Particle-Impact Ignition Measurements in a High-Pressure Oxygen Shock Tube
Metal particle contamination is a concern for liquid rocket engines that use enriched O2 at high pressure. It is believed that under some engine conditions contaminant particle impact could release sufficient kinetic energy to initiate combustion, providing an ignition source for engine components (e.g., turbine blades) impacted by the particles, and subsequently a combustion event that eventually consumes structural materials of the engine. It is important that the combustion properties of these candidate metal particles be studied for their propensity to cause ignition under rocket-like conditions, to reduce the risk of engine failure. Laboratory study of such a mechanism under realistic engine conditions is difficult, and data are lacking. Data that reveal the influence of particle mass, kinetic energy, impacted-surface composition, and environmental conditions on ignition propensity are valuable for launch programs involving oxidizer-rich, staged combustion engines.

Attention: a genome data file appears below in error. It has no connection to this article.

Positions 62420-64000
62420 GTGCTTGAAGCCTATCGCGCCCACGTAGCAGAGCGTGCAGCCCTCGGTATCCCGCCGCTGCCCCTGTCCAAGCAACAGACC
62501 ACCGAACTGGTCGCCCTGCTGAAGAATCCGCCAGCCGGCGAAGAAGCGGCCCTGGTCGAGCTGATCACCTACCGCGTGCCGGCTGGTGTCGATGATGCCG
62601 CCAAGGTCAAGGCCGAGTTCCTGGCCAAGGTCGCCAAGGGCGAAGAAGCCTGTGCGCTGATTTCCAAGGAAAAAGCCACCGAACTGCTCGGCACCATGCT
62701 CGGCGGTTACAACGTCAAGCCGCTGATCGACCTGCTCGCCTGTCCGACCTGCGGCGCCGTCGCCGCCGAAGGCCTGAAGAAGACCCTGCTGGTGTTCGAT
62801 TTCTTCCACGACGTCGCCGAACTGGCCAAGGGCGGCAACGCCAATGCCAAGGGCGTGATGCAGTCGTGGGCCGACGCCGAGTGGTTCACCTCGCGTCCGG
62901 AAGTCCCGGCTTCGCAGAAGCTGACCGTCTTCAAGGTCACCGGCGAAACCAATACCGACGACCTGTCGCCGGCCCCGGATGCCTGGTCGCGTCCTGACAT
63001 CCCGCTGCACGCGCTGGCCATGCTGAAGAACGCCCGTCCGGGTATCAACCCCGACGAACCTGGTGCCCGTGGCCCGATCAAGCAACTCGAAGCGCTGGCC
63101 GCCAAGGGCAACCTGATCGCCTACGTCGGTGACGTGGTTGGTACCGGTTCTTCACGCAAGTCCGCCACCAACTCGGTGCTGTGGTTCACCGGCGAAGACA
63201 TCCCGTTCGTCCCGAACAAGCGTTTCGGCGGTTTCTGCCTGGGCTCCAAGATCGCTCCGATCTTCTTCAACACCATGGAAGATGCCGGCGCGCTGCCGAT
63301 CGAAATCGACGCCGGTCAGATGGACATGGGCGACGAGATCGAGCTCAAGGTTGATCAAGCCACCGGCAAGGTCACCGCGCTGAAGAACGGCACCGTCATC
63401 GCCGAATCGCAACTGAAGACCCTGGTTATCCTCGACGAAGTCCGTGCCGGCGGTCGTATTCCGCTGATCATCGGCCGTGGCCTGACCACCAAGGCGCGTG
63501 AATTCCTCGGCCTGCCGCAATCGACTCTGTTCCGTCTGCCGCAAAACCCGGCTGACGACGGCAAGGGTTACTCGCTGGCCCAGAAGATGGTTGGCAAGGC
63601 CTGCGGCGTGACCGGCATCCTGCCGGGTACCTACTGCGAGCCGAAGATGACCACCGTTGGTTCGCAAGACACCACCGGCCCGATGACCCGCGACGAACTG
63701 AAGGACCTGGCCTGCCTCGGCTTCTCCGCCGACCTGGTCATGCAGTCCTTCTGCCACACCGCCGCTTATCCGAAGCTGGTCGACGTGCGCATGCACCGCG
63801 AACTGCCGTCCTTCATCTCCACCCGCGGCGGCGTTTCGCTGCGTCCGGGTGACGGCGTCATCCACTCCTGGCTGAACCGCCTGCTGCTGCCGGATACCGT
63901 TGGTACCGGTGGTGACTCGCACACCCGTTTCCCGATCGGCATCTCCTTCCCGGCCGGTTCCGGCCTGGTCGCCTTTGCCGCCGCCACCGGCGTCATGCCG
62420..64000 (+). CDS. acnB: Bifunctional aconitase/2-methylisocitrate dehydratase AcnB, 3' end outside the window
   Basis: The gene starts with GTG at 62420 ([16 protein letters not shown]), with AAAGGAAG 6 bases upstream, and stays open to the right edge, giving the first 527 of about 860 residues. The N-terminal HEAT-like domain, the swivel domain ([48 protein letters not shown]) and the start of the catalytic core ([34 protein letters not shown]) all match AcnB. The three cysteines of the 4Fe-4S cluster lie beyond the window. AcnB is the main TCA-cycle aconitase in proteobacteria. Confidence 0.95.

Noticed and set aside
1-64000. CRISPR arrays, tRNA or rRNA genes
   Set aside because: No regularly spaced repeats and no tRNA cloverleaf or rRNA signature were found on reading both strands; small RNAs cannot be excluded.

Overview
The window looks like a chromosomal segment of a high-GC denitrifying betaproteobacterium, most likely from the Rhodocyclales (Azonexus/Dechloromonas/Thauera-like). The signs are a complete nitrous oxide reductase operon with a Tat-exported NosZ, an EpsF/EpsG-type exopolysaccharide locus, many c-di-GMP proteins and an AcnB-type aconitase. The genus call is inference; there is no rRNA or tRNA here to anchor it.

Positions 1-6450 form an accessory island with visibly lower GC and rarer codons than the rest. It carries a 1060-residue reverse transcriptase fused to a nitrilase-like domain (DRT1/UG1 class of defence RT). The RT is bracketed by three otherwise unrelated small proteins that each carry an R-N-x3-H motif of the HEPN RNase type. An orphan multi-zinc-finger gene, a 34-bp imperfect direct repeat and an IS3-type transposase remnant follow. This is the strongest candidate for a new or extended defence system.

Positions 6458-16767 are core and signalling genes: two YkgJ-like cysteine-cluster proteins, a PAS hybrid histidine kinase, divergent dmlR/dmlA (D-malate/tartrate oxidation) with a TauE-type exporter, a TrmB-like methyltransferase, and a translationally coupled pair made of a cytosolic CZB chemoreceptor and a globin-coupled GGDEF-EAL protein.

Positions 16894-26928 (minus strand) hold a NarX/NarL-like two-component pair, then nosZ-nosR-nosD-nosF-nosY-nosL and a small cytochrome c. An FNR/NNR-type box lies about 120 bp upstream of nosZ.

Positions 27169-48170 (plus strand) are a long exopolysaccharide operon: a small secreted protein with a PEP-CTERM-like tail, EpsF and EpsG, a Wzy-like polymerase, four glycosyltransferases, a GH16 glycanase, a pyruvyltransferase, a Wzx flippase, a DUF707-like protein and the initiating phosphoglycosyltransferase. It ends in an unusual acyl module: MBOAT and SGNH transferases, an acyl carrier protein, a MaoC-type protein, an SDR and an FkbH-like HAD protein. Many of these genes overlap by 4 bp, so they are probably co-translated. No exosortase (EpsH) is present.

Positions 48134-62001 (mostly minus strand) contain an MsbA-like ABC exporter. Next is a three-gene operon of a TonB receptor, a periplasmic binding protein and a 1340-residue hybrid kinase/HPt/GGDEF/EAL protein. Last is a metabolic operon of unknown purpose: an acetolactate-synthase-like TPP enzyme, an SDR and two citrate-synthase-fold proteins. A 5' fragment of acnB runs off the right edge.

KeywordsShock Wave Shock Tube Aluminum Particle Oblique Shock Normal Shock
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